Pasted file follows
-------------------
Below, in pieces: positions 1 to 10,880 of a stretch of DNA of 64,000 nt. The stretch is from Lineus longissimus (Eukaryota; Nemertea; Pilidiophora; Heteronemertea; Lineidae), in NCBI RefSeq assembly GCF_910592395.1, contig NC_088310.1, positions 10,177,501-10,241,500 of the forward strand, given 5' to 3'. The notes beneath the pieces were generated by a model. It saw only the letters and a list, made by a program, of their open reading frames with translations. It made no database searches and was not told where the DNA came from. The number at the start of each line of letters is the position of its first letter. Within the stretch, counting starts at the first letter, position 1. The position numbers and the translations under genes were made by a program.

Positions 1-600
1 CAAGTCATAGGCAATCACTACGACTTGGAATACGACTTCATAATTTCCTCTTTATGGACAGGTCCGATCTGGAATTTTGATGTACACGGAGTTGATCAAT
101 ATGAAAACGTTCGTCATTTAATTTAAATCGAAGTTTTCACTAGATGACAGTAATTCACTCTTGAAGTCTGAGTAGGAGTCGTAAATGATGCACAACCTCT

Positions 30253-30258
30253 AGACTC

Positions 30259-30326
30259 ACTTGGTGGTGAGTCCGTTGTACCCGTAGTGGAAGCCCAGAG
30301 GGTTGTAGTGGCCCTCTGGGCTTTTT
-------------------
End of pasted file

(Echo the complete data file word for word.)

Below, in pieces: positions 1 to 10,880 of a stretch of DNA of 64,000 nt. The stretch is from Lineus longissimus (Eukaryota; Nemertea; Pilidiophora; Heteronemertea; Lineidae), in NCBI RefSeq assembly GCF_910592395.1, contig NC_088310.1, positions 10,177,501-10,241,500 of the forward strand, given 5' to 3'. The notes beneath the pieces were generated by a model. It saw only the letters and a list, made by a program, of their open reading frames with translations. It made no database searches and was not told where the DNA came from. The number at the start of each line of letters is the position of its first letter. Within the stretch, counting starts at the first letter, position 1. The position numbers and the translations under genes were made by a program.

Positions 1-600
1 CAAGTCATAGGCAATCACTACGACTTGGAATACGACTTCATAATTTCCTCTTTATGGACAGGTCCGATCTGGAATTTTGATGTACACGGAGTTGATCAAT
101 ATGAAAACGTTCGTCATTTAATTTAAATCGAAGTTTTCACTAGATGACAGTAATTCACTCTTGAAGTCTGAGTAGGAGTCGTAAATGATGCACAACCTCT

Positions 30253-30258
30253 AGACTC

Positions 30259-30326
30259 ACTTGGTGGTGAGTCCGTTGTACCCGTAGTGGAAGCCCAGAG
30301 GGTTGTAGTGGCCCTCTGGGCTTTTT